A contemporary and well-structured health system-university affiliation agreement is one that clearly articulates the value of the partnership, defines key commitments and accountabilities, and addresses the needs of each parties (as shown in the exhibit below) while enabling execution of joint strategic priorities.

Following are seven critical features that should be included in all affiliation agreements, either as amendments to existing agreements or as part of new definitive agreement(s). These items will have relevance for all AMCs regardless of organizational structure, but they are most applicable in cases whereby the university and health system are not corporately integrated. Also influencing how these elements may be applied is the structure of the faculty group practice (FGP) and other employed or affiliated physician organizations (as discussed in greater detail later in this article).

Functional and Highly Active Affiliation Committee

Affiliation agreements should be designed to foster strategic and financial alignment between the organizations across mission areas while recognizing that that both individual and mutual goals will evolve over time. A high-functioning affiliation committee comprising senior leadership from each organization is essential for navigating these changes.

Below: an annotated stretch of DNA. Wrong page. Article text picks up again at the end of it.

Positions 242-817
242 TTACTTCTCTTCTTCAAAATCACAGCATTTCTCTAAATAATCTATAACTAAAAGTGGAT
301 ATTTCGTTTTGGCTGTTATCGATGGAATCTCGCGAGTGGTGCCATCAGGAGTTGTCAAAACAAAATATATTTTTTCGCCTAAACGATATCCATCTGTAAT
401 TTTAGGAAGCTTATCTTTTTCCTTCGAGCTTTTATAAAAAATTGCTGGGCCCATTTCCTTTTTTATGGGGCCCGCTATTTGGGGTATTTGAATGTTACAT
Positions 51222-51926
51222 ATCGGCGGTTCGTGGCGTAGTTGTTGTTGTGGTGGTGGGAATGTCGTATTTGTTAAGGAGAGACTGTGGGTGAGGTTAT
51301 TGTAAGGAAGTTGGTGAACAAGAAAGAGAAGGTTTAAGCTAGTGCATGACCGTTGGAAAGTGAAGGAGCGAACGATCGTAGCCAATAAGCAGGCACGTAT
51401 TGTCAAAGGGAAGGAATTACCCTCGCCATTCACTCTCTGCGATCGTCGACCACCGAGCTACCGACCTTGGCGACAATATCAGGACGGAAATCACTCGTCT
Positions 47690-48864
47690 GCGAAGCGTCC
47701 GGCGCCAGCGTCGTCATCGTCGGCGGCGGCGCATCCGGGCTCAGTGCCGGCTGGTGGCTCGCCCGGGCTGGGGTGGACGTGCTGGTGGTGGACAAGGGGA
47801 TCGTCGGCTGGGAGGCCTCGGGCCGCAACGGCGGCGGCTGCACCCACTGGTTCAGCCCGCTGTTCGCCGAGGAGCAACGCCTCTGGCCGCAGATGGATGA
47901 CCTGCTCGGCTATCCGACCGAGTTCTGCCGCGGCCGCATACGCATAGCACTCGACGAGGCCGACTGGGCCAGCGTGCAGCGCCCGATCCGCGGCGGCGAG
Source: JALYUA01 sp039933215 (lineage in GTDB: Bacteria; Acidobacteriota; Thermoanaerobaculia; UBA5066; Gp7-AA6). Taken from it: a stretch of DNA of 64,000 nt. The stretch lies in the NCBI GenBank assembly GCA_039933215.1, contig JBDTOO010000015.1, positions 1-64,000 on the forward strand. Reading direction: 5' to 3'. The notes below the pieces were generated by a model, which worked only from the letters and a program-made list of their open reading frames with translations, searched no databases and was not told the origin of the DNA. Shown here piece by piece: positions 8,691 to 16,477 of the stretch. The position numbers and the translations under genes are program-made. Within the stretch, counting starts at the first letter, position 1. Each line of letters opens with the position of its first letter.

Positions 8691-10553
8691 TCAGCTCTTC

Although specific responsibilities will vary, the affiliation committee should lead joint strategic planning and faculty recruitment efforts, prioritize major investment or program development opportunities, and ensure an appropriate sub-committee or task force structure is in place to monitor key functional areas of relevance to the partnership (e.g., finance and operations). Furthermore, the committee may need to bridge cultural gaps between universities and health systems, lead major change initiatives, and ensure that the needs and priorities of each organization are considered in a decision-making process that moves the entities in a unified direction.

Cross-Representation in Governance

In addition to the important advisory role played by the affiliation committee, many organizations are taking steps to create meaningful opportunities for participation in their respective governance structures, typically by designating seats on one another’s boards and/or board committees (e.g., the health affairs committee of a university). The number of seats is largely dictated by the existing board/committee structure, including any legal or regulatory considerations (e.g., in instances where board members are political appointees), but the overall degree of influence should be equal for both parties and commensurate with the scope of the affiliation and nature of the overall partnership. In all cases, the intent of this cross-representation is to ensure that implications for the AMC partnership are considered in decision making at the highest levels of both organizations.